Available:  Access Bank Plc V. Edo State Board of Internal Revenue (2018) - CA/B/333/2015

⦿ CHANGE IN LAW DOES NOT NULLIFY RIGHTS BASED ON THE OLD LAW
When the Supreme Court departs from its earlier decision on a point, the departure does not operate to generally overrule and nullify all previous decisions that followed the earlier decision it has departed from. The departure serves to chart a new direction to be followed without affecting the previous status quo. If the new decision is one on procedure including venue, pending and new cases at all levels will now be decided in accordance with the new decision. If the new decision applies the law on the existence of rights, interests and obligations differently, new and pending cases will be decided according to it depending on when the cause action arose or when the right, interest or obligation came into being. The general principle of law is that a change in law does not result in the nullification of rights and interests based on the previous law. That is why amending or repealing legislations provide for the saving of such rights and interests including ongoing situations that originated on the basis of the old law. On the basis of this general principle, it is the law prevailing at the time the right or interest accrued or at the time a situation arose and not the new law that determines its validity. In the light of the foregoing, I hold that the Learned respondent’s counsel reliance on the principle of ex nihilo nihil fit as espoused by the Legendary Lord Denning in MACFOY v. UAC (1962) AC, has no basis here. – E.A. Agim, JCA.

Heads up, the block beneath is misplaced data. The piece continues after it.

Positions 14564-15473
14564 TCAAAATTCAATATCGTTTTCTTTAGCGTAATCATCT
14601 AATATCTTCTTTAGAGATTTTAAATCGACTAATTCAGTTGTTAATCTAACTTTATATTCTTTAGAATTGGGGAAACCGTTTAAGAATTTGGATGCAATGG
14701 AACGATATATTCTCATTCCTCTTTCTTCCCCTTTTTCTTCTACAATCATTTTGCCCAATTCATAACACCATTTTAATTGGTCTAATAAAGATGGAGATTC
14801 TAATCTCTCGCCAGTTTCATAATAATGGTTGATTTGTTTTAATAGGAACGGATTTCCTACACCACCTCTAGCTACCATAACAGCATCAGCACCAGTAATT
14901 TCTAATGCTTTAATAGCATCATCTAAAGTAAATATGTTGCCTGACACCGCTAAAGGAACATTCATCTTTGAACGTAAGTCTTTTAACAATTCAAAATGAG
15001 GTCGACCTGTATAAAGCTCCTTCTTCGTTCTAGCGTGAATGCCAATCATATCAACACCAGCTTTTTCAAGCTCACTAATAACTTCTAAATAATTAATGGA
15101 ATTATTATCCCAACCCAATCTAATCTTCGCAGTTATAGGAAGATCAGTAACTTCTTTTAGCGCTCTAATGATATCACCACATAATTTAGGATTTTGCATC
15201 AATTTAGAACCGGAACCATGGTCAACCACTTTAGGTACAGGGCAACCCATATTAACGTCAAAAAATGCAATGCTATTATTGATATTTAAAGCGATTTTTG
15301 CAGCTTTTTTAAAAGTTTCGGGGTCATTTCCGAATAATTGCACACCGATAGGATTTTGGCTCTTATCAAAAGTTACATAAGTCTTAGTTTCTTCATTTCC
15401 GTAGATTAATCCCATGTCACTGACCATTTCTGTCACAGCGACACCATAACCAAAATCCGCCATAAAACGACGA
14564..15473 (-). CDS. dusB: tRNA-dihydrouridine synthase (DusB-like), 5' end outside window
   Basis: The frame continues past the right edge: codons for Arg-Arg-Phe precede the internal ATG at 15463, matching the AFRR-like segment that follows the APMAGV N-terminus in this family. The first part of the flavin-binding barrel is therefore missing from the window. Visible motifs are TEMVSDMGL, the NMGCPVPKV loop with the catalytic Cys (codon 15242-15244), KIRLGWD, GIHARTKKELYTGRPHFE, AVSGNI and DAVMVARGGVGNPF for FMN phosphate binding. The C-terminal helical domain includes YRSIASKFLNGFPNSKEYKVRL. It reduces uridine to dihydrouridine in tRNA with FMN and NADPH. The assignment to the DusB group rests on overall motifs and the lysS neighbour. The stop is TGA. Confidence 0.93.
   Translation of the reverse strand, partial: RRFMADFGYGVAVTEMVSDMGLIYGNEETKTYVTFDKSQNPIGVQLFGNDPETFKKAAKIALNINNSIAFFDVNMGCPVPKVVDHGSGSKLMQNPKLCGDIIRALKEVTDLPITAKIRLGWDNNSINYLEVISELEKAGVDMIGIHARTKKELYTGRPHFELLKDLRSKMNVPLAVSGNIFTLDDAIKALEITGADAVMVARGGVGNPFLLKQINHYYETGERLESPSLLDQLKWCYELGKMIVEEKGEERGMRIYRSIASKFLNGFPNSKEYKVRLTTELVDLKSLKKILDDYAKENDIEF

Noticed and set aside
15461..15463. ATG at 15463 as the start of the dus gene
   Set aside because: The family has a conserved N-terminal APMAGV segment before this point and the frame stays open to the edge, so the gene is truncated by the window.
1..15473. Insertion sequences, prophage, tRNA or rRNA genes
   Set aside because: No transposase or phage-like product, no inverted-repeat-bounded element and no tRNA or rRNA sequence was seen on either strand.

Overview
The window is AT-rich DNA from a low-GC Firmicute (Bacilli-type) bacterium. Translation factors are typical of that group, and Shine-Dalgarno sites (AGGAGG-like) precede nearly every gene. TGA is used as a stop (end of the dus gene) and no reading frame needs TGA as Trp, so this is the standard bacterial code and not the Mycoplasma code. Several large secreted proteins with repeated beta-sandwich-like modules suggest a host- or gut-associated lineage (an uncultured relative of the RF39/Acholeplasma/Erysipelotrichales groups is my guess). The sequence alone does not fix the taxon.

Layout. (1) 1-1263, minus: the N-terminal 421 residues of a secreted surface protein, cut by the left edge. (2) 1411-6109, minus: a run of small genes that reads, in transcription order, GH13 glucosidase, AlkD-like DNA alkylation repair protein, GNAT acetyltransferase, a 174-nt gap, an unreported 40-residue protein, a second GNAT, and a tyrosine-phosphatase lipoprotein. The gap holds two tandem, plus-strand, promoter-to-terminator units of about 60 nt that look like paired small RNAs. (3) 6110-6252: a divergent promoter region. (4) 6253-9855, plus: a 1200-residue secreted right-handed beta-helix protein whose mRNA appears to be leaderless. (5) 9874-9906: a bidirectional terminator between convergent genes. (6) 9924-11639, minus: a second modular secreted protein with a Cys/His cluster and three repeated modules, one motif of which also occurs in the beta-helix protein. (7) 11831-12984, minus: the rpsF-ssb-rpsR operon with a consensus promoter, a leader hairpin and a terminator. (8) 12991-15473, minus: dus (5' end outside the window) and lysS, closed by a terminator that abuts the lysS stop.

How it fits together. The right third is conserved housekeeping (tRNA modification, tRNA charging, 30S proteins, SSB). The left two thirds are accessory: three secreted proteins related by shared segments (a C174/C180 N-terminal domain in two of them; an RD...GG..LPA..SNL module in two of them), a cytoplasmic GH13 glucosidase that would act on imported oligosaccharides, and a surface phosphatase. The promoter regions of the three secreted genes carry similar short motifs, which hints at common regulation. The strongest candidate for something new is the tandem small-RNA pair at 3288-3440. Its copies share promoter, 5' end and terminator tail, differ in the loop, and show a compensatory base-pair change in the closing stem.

⦿ ONLY PARTY WHO FILED SUIT CAN APPLY FOR RE-LISTMENT OF THE SUIT
It is the plaintiff. It is only the plaintiff who filed the suit that was struck out that can apply for the relistment of the suit. The defendants have no right to apply for its relistment, since they did not file the suit- If the defendants had filed a counter claim to the plaintiff’s claim and both had been struck out, the defendants can apply to relist only the counter claim. – E.A. Agim, JCA.

Available:  APC v. Obaseki (2021) - SC

⦿ CONSOLIDATION OF SUIT DOES NOT DESTROY THEIR SEPARATE EXISTENCE
It is trite law that the consolidation of two or more suits does not destroy the separate existence of the consolidated suits and fuse them into one suit. In spite of the consolidation, they remain distinct with separate existence and must be determined separately. The purpose of the consolidation is to avoid multiplication of trials on the same set of facts and issues and determine the suits in a single trial on the same facts and issues to save time and costs. – E.A. Agim, JCA.